The most important relationship, though, should be between the woman giving birth and her partner.  And the partner’s purpose should be to support her emotional and physical needs at all times.

The pain of childbirth is very likely to be the most painful event of a woman’s life.  Until labor begins, it is impossible to anticipate how she will cope with it.  Before the day arrives a couple may have agreed on a birth plan of natural childbirth.  Good for them.  But when labor starts some women find that the intensity of the pain is something she cannot endure.  There is a difference between pain and suffering.  If she chooses to change her mind and ask for pain relief, be it intravenous medication or an epidural, she needs her partner’s support.

I have administered epidurals to women who remain in tears after the epidural has removed their pain.  When I have asked these women why they are still crying I’ve been told, “My husband is mad at me for getting an epidural.”  I’ve also watched an entire family badger a young woman trying to have natural childbirth to make her either have an epidural or have a cesarean section just to get it over with because, “We traveled a long way to be here for this.”  Women who feel guilt for letting down their partners or family are more likely to suffer postpartum depression or exhibit posttraumatic stress.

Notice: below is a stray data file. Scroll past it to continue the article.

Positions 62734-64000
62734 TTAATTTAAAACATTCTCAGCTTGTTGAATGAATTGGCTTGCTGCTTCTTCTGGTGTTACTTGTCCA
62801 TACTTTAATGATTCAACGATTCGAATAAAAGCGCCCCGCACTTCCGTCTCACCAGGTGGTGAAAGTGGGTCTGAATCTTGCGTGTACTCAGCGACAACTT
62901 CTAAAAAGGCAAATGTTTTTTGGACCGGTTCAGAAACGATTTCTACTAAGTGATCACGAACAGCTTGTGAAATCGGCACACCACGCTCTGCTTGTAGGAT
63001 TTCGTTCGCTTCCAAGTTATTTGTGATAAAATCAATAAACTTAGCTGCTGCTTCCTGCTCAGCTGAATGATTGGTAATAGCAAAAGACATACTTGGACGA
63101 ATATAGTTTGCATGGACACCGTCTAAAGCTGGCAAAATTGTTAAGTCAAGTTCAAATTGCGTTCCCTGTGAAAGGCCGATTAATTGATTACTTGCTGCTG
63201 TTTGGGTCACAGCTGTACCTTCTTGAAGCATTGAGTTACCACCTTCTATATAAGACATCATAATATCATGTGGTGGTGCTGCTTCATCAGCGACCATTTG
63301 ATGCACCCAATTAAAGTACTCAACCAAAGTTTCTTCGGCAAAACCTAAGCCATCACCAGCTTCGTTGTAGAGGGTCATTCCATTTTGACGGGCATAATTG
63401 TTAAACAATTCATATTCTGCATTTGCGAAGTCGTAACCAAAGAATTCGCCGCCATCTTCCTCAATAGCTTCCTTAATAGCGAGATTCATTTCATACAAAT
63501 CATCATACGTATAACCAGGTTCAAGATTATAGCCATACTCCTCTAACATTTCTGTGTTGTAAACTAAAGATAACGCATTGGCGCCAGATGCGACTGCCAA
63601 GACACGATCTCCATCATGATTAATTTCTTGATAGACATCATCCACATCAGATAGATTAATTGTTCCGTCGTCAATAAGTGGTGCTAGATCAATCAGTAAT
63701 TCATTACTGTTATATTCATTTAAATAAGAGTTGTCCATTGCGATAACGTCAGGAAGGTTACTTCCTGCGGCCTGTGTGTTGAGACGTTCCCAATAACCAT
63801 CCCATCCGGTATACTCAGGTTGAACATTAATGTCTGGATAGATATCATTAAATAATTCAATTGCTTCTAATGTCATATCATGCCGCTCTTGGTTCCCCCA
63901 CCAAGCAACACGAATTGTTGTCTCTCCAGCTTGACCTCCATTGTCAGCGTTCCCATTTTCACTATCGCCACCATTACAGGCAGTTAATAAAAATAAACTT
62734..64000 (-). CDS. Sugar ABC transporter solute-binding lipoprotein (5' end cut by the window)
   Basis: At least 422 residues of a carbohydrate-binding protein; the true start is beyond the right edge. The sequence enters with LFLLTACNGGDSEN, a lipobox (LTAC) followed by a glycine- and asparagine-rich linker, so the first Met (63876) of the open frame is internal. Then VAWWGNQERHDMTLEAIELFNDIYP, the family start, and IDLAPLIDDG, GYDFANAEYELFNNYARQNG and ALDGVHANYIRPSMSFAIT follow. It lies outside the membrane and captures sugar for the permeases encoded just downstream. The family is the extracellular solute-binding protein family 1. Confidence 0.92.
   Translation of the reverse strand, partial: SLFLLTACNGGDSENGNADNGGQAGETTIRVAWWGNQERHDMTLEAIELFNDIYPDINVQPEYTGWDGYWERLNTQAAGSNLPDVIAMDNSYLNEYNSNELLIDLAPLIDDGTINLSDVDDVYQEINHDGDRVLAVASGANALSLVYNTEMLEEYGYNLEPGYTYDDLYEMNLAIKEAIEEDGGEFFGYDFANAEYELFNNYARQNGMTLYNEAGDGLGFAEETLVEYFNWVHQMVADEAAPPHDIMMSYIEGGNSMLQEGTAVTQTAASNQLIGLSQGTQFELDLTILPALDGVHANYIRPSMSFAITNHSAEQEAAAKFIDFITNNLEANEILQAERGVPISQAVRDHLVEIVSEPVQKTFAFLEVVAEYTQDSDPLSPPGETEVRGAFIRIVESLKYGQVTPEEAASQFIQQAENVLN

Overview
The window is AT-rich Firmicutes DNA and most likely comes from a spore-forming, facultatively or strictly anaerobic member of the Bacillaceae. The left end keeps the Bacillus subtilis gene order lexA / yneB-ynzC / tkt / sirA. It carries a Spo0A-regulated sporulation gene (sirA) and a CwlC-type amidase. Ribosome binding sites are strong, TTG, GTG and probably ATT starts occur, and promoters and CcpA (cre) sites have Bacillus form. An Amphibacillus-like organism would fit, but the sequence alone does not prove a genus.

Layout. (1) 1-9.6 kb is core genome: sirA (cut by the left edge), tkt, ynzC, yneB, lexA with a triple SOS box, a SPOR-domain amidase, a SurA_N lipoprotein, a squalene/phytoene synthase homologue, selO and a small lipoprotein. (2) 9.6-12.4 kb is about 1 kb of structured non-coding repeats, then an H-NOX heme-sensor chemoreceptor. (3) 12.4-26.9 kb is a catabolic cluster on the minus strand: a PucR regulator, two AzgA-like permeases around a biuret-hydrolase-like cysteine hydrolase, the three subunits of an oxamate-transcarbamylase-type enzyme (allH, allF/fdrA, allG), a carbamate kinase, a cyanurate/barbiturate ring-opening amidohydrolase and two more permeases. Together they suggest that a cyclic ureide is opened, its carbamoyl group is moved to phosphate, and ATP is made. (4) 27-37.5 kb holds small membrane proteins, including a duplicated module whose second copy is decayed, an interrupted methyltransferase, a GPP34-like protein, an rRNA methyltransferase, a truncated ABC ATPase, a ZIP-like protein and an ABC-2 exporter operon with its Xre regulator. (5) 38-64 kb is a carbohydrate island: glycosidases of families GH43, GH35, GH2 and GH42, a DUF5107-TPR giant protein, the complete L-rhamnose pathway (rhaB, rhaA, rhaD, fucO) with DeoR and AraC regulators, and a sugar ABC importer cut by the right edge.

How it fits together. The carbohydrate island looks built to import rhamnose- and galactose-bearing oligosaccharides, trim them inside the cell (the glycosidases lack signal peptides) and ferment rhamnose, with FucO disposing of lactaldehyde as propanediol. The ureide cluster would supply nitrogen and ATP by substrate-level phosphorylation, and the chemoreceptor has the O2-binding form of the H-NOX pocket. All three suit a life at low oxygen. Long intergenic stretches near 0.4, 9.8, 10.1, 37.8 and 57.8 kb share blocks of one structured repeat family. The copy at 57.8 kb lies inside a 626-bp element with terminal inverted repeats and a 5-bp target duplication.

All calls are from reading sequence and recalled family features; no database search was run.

My message to pregnant women, their partners and family is this:

  1. Get as informed about your pregnancy and the process of birth as you can.  Learn what to expect.
  2. Choose a qualified obstetrician or midwife, one who is willing to listen and plan with you.
  3. I strongly suggest finding a doula, the female support person who will be there with every contraction.
  4. Agree on a birth plan, and agree to be flexible.  You won’t know what labor is like until you’re in it.  Don’t make any irrevocable agreements with anyone.
  5. The woman having the baby is in charge.  This is most importantly her day.  All others are there to support her needs, and decisions.
  6. If he, she, they cannot be supportive they are not welcome and should be kept away.
  7. The birth of your healthy child should be a joyous, exciting, happy event.  If the birth doesn’t follow your plan, don’t let it spoil a wonderful conclusion.

The Epidoula

P.S.  If you labor naturally for hours then decide to get an epidural you still get credit for all the natural childbirth you endured!  My rule.

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Ding T, et. al.  Epidural Labor Analgesia Is Associated with a Decreased Risk of Postpartum Depression: A Prospective Cohort Study. Anesth Analg 2014;119:383-92.

Soet JE, Brack, GA, and Dilorio C. Prevalence and Predictors of Women’s Experience of Psychological Trauma During Childbirth. BIRTH 30:March 2003.

How Does an Epidural Affect the Duration of Labor?

Let’s address the duration of labor comparing women who choose to give birth naturally to women who have an epidural.

First, not all women are alike, not all labors are alike, and not all anesthetics are alike.  For this reason, there is tremendous variability in the duration of labor no matter how you have your baby.